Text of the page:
College football in Rhode Island ended Saturday with Brown losing at Columbia, 24-6, and finishing 2-8, its worst season in more than a decade; URI losing at Towson, 29-10, and concluding a 3-8 season, its 16th consecutive losing campaign, and Bryant pulling out a 38-29 victory over Duquesne, giving rookie head coach James Perry a 6-5 record.
Salve Regina, the state’s Newport-based Division III program that seems to be ignored except on Aquidneck Island, wrapped up another winning season on Nov. 11, finishing 6-3, but losing a chance at another post-season appearance with its last-game loss to Curry.
That’s the overview. The rest of this space is devoted to Brown and coach Phil Estes, an Ivy League contender as recently as 2012 but this year a 0-7 cellar dweller. Brown last sank to that depth of futility in 1992, 25 years ago.
A down year is to be expected every now and then in programs accustomed to winning, but this is four consecutive seasons without more Ws than Ls for Brown. The Bears were 5-5 in 2014 and 2015, slipped to 4-6 in 2016 and fell to 2-8 in 2017, matching the 2-8 finish of 2002, until now the worst since Phil Estes took over the program in 1998.
Brown lost its first eight games in ’02 but rallied for victories over Dartmouth and Columbia. This year Brown beat Bryant and URI early and then lost seven straight.
Do Estes and his staff have reason to worry about job security? I hope not. Only Edward North Robinson coached more seasons (24) and won more games (140) than Phil, who just finished his 20th campaign and has 114 victories. But I have seen job security disappear beneath too many losses. John Anderson, as energetic and enthusiastic as any coach I met in covering sports for 40 years in Rhode Island, came down from Middlebury in 1973 and revived a Brown program that was a national joke in the 1960s and early 1970s. By 1975 Brown Stadium was packed for the nationally televised Harvard game. A year later, Brown was 8-1 and Ivy League co-champion with Yale.
Anderson’s teams never reached that peak again but were competitive until the early ‘80s, when they faltered. Losing seasons in 1981 (3-7) and 1983 (4-5-1) bookended a 5-5 season in 1982. Anderson was eased out after the 1983 finale, a 42-36 triumph over Columbia, the victim of a small group of influential alumni/benefactors, the story goes. He stayed at Brown in another capacity for a brief time and then left for an administrative position at New England Tech.
Estes told me in September that he is familiar with John Anderson’s rise and fall and that Brown’s recent slide is not good. He also mentioned that he has three Ivy titles to Anderson’s one, has been at Brown longer and has more victories than Anderson, who lasted 11 seasons. Phil said he can still coach and win in this league. With a new locker room this season, a sparkling athletic training facility, excellent practice fields for several years now, new office/meeting space coming this winter and perhaps a greater assist from admissions, he may be right.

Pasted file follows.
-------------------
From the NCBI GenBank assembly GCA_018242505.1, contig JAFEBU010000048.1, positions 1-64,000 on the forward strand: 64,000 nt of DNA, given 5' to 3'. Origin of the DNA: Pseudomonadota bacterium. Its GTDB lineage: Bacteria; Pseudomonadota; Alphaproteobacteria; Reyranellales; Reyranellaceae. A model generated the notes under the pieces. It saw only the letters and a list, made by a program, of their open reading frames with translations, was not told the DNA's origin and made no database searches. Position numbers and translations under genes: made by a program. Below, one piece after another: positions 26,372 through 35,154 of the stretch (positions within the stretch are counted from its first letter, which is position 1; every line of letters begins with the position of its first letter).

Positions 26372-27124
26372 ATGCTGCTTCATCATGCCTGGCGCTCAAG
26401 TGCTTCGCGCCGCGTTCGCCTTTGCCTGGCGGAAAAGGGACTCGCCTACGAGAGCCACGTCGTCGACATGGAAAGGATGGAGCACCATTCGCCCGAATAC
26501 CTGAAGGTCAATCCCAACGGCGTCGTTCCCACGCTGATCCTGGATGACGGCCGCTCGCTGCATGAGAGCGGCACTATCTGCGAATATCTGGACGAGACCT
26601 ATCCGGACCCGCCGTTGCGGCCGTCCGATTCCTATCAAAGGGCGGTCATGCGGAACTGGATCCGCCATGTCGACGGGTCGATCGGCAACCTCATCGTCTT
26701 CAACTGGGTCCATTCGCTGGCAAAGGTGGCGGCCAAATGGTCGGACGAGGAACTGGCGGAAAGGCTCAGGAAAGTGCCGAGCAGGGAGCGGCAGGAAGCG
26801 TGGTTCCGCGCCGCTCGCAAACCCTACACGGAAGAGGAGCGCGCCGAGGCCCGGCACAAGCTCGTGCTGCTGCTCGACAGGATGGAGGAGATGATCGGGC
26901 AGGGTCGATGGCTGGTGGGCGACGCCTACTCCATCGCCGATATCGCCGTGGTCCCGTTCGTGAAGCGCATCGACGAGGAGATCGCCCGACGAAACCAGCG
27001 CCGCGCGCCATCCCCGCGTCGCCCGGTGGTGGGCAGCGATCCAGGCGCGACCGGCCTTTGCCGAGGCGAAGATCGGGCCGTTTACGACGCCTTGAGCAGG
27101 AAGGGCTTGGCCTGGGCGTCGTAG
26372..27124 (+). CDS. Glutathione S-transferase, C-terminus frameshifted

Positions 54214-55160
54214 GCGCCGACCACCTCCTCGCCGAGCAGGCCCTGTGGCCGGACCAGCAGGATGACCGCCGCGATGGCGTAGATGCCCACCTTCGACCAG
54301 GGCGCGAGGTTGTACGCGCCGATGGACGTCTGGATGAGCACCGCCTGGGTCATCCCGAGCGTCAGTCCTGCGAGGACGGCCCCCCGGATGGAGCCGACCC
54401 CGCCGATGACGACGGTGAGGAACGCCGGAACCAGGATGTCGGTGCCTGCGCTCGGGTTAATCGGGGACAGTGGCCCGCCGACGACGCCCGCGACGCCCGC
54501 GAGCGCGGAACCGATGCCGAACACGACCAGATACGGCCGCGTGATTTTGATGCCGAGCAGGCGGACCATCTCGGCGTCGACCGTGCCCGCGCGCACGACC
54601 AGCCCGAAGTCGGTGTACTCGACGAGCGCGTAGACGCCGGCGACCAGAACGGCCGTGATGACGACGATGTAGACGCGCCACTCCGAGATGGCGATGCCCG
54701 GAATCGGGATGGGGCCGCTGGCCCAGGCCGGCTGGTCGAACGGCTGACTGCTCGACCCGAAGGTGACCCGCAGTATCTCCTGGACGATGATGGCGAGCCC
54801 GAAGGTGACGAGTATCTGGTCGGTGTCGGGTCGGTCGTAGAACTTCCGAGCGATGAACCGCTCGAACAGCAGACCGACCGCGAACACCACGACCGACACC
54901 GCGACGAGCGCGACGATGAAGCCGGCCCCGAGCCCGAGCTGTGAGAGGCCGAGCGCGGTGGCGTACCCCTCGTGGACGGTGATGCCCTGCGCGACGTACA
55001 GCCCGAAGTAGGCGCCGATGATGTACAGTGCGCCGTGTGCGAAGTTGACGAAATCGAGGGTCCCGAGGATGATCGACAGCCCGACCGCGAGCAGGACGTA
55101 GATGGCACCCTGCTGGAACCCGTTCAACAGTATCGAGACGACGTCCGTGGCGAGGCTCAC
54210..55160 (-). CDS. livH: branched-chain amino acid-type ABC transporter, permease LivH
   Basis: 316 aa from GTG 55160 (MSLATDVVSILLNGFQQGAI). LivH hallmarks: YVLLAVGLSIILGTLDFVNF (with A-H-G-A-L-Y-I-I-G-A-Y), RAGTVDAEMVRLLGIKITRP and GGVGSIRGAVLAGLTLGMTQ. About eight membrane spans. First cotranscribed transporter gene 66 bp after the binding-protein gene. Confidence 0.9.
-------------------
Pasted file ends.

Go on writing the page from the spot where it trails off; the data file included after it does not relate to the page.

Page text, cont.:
The simple truth now, however, is Brown does not have the talent to compete for the football championship. The Bears used to rule the Ivy League and showed up near the top of national standings in passing, receiving, scoring and occasionally even rushing in the 2000s. This season Brown finished last in the league in total offense. Mediocre quarterbacks, running backs and receivers will do that. Usually respectable and occasionally great on defense, Brown finished last in the league in total defense as well.
Consider this from the first quarter of the Columbia finale on Saturday: two unsportsmanlike conduct penalties; two dropped passes; three three-and-outs, the third after Brown recovered a fumble. And in the second quarter, a face-mask penalty; two dropped passes; a blocked field goal attempt; a false start; a blocked punt for a touchdown; and another unsportsmanlike conduct. Columbia’s offense gained only four yards in the second quarter and still led, 14-0, at the half. Brown scored its touchdown in the third quarter, but Columbia blocked the PAT attempt. No surprise on this particular day. That play-by-play reads like the Bears couldn’t wait to get on the bus back to Providence.
Brown did redeem itself, a little, on its final possession. The Bears ran 20 plays from their 8-yard line to the Columbia 6. Thomas Linta’s last pass fell incomplete. 2017 in brief, I’d say.
Not to be overlooked in the wake of this sorry season is attendance. Brown is not Alabama or Boston College or UConn or even Harvard when it comes to putting student and alumni bodies in the stands, but this year was an alarm bell. Look at these numbers: Sept. 16, Bryant, 3,770; Sept. 30, URI (Night), 3,191; Oct. 14, Princeton, 3,028; Oct. 28, Penn, 2,008; Nov. 10, Dartmouth (Fenway Park), 12,297.
Brown Stadium holds 20,000, and the 2017 football team couldn’t fill one-quarter of the stands? Last time I checked, renting portable lights was expensive, and Brown drew only 3,191 for the URI game. Brown filled just 10 percent of the seats for Penn, an Ivy League rival. Given that trend, you know that if the Dartmouth game had been at Brown instead of Fenway Park, attendance might have fallen short of 2,000.
Despite those gloomy stats and disappointing trends, athletics director Jack Hayes for now is standing by his coach.
“ I’m going to work with Coach Estes to turn this around,” Hayes told me Sunday. “We have got to figure out how to turn it around.”